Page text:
Overview of the Financial Services Modernization Act (S. 900) also known as the Gramm-Leach-Bliley Act.
On November 12, 1999, President Clinton signed the Financial Services Modernization Act (S. 900) also known as the Gramm-Leach-Bliley Act. It repeals Depression-era prohibitions on the merger of banks and securities firms, and overturns the 1956 Bank Holding Company Act's separation of banking and insurance. This separation had already been rendered obsolete on insurance sales matters by the US Supreme Court decision in the Barnett Banks case.
The National Association of Insurance Commissioners (NAIC) held its Summer National Meeting in Philadelphia on June 7-11, 2002. Here's an update on the progress made by the states and the NAIC on its regulatory and modernization initiatives to comply with Gramm-Leach-Bliley Act:
44 states have adopted the NAIC Producer Licensing Model Act or other laws that satisfy the reciprocity licensing mandates of GLBA;
10 states have begun to process non-resident applications electronically through the National Insurance Producer Registry (NIPR);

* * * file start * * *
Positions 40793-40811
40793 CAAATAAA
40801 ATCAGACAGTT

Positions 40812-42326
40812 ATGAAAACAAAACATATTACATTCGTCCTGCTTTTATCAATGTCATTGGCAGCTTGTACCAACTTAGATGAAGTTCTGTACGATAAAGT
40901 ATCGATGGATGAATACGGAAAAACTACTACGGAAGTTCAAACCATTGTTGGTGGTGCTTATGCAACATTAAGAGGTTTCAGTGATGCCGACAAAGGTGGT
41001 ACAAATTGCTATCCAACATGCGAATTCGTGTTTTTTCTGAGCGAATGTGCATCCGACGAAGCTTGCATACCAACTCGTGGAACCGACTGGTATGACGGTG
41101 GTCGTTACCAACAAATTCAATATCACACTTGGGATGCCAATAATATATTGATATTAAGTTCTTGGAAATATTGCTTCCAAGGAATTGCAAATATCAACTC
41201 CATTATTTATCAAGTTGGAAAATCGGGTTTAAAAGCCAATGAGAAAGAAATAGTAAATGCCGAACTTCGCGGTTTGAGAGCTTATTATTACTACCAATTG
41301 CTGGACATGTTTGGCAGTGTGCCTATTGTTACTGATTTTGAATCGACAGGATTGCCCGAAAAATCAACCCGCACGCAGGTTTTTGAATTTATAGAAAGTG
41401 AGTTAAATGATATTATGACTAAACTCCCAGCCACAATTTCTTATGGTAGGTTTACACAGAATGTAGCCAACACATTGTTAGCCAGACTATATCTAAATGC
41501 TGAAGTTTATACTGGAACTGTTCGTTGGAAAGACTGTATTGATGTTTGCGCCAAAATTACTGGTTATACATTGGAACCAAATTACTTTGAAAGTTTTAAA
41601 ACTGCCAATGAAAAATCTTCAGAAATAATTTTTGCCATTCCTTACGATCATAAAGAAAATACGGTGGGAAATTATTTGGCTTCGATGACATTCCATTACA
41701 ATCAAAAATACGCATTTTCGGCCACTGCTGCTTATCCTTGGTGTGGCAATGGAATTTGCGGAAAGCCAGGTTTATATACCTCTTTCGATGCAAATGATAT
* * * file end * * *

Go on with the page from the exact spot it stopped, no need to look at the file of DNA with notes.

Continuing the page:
All 50 states and DC are licensed to use the System for Electronic Rate and Form Filing (SERFF);
509 companies are licensed to use SERFF;
22 states have now joined the Coordinated Advertising Rate and Form Review Authority (CARFRA);
The NAIC is considering the use of an interstate compact for filing of new life, disability income, annuity and long-term care products;
All 50 states and DC have implemented rate and form filing checklists and review standards, which are linked to the NAIC Website to aid in communicating state regulatory requirements and reduce filing errors;
All jurisdictions have agreed to accept licensing applications according to the Uniform Certificate of Authority Application (UCAA) forms and guidelines;
49 states and DC have privacy protections in place that meet GLBA standards;
The Form A database which is designed to facilitate information sharing on merger and acquisition filings and increase regulatory efficiency has been launched;
The Consumer Information Source (CIS) which is designed to research companies’ complaint and financial data has been launched, and
45 states have signed regulatory cooperation agreements with the Office of Thrift Supervision, 33 states and DC with the Office of the Comptroller of the Currency; 40 states and DC have agreements with the Federal Deposit Insurance Corporation and 25 states plus DC have agreements with the Federal Reserve Board.
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